7. Tullalove says:

    The context isn’t quite right, but Tom Petty’s “You Wreck Me” doesn’t seem totally off the mark here.

  8. Upisdown says:

    It’s easy to see why Graves and Estrada wanted nothing to do with these Keystone Kops prosecutors.

  9. Ten Bears says:

    Long time lurker, rare-if-ever commenter, but speaking as a Mad Scientist, JDs are Just Doctors, not unlike MDs are Merely Doctors.

    Bill the Butcher had the right idea …

  10. Frank Probst says:

    Some basic questions from the dumb guy:

    1. Has Hunter Biden EVER been charged with any FARA violations? My reading of what you’re saying is that he hasn’t, and the evidence available can’t be used to charge him, because it wasn’t properly obtained. So this plea agreement was a sort of trick to get him to admit to the violations himself while under oath. The defense lawyers missed this, but the judge caught it, which is why the deal fell apart in open court.

    2. How exactly does the statute of limitations work if you’re in the middle of a plea negotiation? Can you plead guilty to crimes for which the statute of limitations expired during the negotiation?

    3. How long is the statute of limitations for FARA violations, and based on what we know, when would the last one have occurred?

    4. How in the world can Hunter Biden’s team go BACK into plea negotiations after this? The prosecutors don’t appear to be acting in good faith. Do you just go back in and try to hammer out a deal that you’re certain is iron-clad in terms of the basic facts that you’re agreeing to?

    (Other things come to mind, but these were the only ones I could come up with after only one cup of coffee.)

    • emptywheel says:

      Hunter has not been charged with FARA. My guess is they’re looking at the admittedly toxic combination of Burisma and CEFC, which would go through 2024.

      SOLs are waived during plea negotiations (that is why Hunter’s lawyers kept waiving the 2014-2015 tax violations, which Ziegler claims were the worst).

      I don’t think Chris Clark believes this deal is dead — though I also wonder whether he’s anxious to be paid for 5 years of work, with Abbe Lowell lurking around.

      • Upisdown says:

        If Hunter Biden has criminal exposure under FARA because of CEFC, wouldn’t all of the people listed on the emailed suggested split also run afoul under FARA? James Biden, James Gilliar, Tony Bobulinski, and Rob Walker?

  11. Zinsky123 says:

    Very interesting how this is playing out – I love the way you are counterpointing all of the right-wing talking points about this messy affair! Not being an attorney, I have wondered since 2018 how Hunter Biden’s laptop or laptops (or the hard drives from them) could ever be used as a source of evidence for a criminal prosecution? They were obtained without going through the appropriate channels (e.g. Delaware escheat laws) and mishandled by Drunk Rudy and Steve Bannon, among others. Isn’t this a “fruit of the poisonous tree” problem? Can’t they move for summary judgment if this goes to trial?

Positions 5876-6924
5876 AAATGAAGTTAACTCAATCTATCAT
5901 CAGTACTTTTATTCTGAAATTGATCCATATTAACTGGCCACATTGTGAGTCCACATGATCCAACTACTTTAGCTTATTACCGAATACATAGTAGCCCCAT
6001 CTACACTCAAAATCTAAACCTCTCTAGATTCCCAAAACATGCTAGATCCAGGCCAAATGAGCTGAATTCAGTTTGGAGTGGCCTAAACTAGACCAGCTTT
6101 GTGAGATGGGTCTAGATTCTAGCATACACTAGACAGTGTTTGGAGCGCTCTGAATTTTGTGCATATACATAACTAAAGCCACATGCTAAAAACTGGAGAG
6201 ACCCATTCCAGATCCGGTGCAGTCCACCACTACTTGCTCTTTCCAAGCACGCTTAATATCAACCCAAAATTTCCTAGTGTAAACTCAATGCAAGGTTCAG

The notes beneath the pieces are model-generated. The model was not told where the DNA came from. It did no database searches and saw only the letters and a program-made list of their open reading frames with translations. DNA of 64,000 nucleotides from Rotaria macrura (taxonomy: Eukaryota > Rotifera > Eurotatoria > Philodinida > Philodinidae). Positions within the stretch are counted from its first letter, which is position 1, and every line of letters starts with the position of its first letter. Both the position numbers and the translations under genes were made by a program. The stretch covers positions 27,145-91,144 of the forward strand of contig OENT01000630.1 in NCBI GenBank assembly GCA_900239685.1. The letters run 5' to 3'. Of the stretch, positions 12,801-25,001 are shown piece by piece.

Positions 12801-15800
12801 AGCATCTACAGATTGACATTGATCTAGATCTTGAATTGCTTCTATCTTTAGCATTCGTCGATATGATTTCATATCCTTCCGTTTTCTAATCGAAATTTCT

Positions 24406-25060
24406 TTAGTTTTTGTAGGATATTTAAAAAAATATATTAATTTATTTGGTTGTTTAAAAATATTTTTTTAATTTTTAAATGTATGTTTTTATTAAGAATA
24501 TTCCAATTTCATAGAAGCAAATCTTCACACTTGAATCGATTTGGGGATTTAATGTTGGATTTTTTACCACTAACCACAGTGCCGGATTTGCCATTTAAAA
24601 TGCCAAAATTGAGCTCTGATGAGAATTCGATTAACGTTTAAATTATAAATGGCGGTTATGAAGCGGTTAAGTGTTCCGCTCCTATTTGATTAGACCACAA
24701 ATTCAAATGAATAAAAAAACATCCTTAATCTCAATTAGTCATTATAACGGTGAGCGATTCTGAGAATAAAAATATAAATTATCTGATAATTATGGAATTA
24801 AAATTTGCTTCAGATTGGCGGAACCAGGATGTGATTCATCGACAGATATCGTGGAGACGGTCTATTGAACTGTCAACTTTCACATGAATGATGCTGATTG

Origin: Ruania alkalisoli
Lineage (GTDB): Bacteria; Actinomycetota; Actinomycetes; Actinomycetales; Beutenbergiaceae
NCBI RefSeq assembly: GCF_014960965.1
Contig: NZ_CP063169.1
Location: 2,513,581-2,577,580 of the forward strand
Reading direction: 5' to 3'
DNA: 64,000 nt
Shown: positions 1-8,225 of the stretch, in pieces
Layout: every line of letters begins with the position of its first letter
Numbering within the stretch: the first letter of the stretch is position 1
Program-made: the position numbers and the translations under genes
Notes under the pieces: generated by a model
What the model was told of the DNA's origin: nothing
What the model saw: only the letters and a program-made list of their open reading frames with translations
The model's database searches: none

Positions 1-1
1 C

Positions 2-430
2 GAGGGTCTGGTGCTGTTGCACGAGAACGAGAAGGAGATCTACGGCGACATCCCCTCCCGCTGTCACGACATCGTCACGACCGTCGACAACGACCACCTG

• emptywheel says:

      That’s my point about why DE USAO would be anxious to make this deal. We don’t know all the ways but it’s clear they found taint when they prepared to charge him with a felony.

  12. Fancy Chicken says:

    I have never had much interest in reading about Hunter Biden. Based on the narrative of the “Laptop from Hell” (just that name alone!) and it’s promoters, I felt as if reading about it even in MSM was giving air to something that should just die.

    However, Dr. Wheeler’s analysis has been incredibly compelling reading and it doesn’t make me feel dirty at all! I’ve been able to go back and read older articles about the laptop armored with analysis rather than my own bias about the matter which never gave me any ability to make a cogent argument about it’s origins, just a moral perch from which to decline engagement.

    I didn’t read about the blown deal last week. Just patiently waited for a post on it to show up here. And now I feel able to go and critically read the coverage of the hearing.

    It’s a real gift to be able to write about something many people consider lurid and actually turn it into compelling, non-gross reading that is genuinely illuminating and not just more click bait material. Kudos again.

  13. Narog907 says:

    “Boise Schiller?” You’d think that with all the work the firm Boies Schiller does in Federal Court the machine language transcription software would get the firm name right. And FWIW the people that live out there under the Potato Taliban call it “Boy-see.”

  14. Maureen A Donnelly says:

    Oh Dr. Wheeler. How I love your work and undying curiosity about all these machinations. This all reads like a GOP driven ram job on Joe through Hunter. While all this hullabaloo around a man who lost his mother and sister tragically, lost his brother–the only other survivor of the accident that ate his family to cancer, was addicted to drugs, got off drugs, and probably used the Biden name to make some coin. Not the first time it’s happened. When will they turn to the Thin Suit and the former favored Daughter??? Thanks. for all of it Marcy. My shero.